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Al Franken sworn in, with a straight face

No wisecracks from Minnesota's new junior senator as he begins his first day of work, complete with first weekly Senate Democrats lunch and first vote.

July 08, 2009|Faye Fiore

WASHINGTON — Al Franken, the funnyman who wrote the best-seller "Rush Limbaugh Is a Big Fat Idiot," was sworn in as the junior senator from Minnesota on Tuesday, without doing one single funny thing.

Once he was known on the "Saturday Night Live" stage as the lisping, sweater-wearing bundle of insecurities Stuart Smalley ("I'm good enough, I'm smart enough, and doggone it, people like me"). But Franken stepped into the ornate Senate chamber to take his oath of office in a charcoal gray suit from Men's Wearhouse, Bible in hand, surrounded by political allies eager to cast him as a serious addition to Congress.

Franken seemed genuinely in awe of his place in the political process. He hugged his new colleagues with abandon. He waved enthusiastically to his wife, Franni, in the gallery. He acknowledged constituents who came halfway across the country to witness his hard-earned moment. He cast his first vote.

But he didn't crack wise once. In fact, he hardly said anything.

Apparently, after irreverently skewering the political world, it's rather humbling to enter it.

It was clear the day would be auspicious when Franni brought him coffee in bed. (He had to get his own Cheerios.)

Franken slipped in through a side door of his new office around 11. Workmen were still installing wall brackets for the flat-screen TV in the suite, which once belonged to Norm Coleman, the Republican whom Franken vanquished by 312 votes after an eight-month recount and dispute.

The nameplate had already been screwed into the wall. The notoriously slow-moving Senate, it turns out, works lickety-split when it comes to signage.

Around noon, Franken headed to a mostly empty Senate chamber, where Minnesota's senior senator, Democrat Amy Klobuchar, introduced her new colleague with a nod to his comedic roots and an assurance that he "takes his job seriously."

Former Vice President Walter Mondale, a fellow Minnesotan and advisor, stood by Franken's side as he took the oath, with Vice President Joe Biden doing the honors.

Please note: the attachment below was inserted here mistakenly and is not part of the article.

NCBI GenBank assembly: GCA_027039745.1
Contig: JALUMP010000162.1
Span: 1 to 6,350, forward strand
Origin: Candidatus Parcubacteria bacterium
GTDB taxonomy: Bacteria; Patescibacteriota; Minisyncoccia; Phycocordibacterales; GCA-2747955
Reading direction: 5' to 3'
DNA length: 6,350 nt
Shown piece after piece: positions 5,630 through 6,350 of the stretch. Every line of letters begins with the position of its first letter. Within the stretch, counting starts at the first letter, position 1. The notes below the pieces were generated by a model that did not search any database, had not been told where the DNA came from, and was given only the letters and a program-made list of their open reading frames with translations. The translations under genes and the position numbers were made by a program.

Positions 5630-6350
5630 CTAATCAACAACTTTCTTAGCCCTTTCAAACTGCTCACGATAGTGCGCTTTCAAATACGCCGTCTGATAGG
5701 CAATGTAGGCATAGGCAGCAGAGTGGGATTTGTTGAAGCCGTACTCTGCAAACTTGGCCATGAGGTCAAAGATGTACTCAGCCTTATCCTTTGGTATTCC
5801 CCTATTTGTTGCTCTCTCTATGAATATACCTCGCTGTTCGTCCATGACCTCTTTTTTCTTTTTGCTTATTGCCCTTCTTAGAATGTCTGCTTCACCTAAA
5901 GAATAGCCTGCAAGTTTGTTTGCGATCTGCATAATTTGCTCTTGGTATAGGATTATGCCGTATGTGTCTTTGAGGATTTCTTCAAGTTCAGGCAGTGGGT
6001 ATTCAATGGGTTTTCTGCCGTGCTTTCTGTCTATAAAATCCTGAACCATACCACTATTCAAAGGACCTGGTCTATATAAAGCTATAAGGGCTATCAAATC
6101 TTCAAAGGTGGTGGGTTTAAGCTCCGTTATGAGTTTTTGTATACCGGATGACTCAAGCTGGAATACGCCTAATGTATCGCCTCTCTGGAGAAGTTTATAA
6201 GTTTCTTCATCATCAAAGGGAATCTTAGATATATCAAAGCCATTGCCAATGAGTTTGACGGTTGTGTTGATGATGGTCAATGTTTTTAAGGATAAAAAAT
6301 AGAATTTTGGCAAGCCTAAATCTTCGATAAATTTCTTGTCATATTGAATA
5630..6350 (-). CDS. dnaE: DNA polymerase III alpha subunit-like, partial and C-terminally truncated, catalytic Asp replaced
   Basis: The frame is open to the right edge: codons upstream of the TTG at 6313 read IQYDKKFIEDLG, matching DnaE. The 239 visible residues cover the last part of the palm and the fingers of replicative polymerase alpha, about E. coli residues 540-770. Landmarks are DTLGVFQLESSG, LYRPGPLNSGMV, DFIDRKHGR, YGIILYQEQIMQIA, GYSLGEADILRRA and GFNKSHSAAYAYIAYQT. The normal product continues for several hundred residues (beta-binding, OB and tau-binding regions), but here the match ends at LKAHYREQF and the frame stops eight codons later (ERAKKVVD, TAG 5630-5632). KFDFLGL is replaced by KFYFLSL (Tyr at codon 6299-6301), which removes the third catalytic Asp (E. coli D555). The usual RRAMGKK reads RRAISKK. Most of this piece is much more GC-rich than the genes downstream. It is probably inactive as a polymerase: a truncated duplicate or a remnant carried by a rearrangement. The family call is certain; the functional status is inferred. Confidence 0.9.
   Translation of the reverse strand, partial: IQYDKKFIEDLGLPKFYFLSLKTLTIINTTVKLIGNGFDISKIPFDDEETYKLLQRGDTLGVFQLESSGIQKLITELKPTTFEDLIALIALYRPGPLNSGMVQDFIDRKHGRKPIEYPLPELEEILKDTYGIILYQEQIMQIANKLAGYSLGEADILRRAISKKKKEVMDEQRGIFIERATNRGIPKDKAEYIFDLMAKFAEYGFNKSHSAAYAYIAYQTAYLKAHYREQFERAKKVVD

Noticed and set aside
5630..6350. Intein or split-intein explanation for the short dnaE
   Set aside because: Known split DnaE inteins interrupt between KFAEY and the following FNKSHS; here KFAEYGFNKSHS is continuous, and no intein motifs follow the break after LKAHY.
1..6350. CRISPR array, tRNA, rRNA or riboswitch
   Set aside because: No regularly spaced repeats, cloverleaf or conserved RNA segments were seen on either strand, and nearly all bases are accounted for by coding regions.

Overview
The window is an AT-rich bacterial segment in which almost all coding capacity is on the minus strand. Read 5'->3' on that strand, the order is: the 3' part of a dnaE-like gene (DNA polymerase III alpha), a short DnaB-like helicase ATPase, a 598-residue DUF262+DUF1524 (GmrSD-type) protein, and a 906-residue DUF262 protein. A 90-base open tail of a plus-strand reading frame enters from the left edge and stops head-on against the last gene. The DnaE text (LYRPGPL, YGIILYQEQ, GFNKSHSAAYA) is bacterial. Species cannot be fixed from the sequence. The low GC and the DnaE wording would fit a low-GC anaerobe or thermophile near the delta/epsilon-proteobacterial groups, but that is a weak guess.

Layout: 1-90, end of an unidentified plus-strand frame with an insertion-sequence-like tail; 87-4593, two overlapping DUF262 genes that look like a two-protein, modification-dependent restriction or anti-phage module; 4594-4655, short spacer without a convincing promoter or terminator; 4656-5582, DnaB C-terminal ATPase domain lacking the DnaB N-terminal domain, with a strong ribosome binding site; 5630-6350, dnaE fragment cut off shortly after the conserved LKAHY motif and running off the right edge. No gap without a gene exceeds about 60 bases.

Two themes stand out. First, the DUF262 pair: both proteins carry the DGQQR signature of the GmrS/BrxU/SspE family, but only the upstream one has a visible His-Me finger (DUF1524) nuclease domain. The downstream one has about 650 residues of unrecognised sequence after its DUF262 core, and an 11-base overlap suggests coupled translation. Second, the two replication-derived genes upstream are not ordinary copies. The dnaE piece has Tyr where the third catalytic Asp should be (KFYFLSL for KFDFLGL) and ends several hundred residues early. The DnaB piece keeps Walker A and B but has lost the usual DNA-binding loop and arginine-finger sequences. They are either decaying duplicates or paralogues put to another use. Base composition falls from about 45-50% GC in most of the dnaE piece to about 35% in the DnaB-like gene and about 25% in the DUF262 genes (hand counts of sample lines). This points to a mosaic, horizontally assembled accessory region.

"He'll be a serious senator, and he'll do what he thinks is right," Mondale said afterward.

There was that word "serious" again. Is there no place for a comedian in the most exclusive, and arguably stuffiest, club in America?

No, says Charlie Cook, an independent analyst in Washington.

"A comedian would not be an effective senator -- but then again, a comedian wouldn't have won. That phase of Franken's life has to be over."

Republicans, Cook noted, are embarrassed to lose such an important seat to a political neophyte such as Franken, his Harvard degree in political science notwithstanding.

"They are going to be watching him very closely, aggressively attacking him at any sign that the Original Al Franken is coming back, even baiting him to do something," Cook said. "He just has to resist temptation."

On Tuesday, he resisted just fine. After the swearing-in, Franken attended his first weekly lunch of Democratic senators, where his colleagues gave him several standing ovations. Franken spoke to the group about "making people's lives better," Sen. Charles E. Schumer of New York recounted.

Anything funny? Any jokes?

"No," said Schumer. "He was serious."

The new senator ended his first day with his first vote, on a transportation amendment brought by Sen. John McCain (R-Ariz.), about whom Franken recently wrote a scathing political skit for "Saturday Night Live."

He shook McCain's hand, and they exchanged hearty slaps on the back. Then Franken voted against his amendment.

"Sorry, man," Franken was heard to say, referring to the vote, not the skit.

OK, sort of funny.

--

faye.fiore@latimes.com

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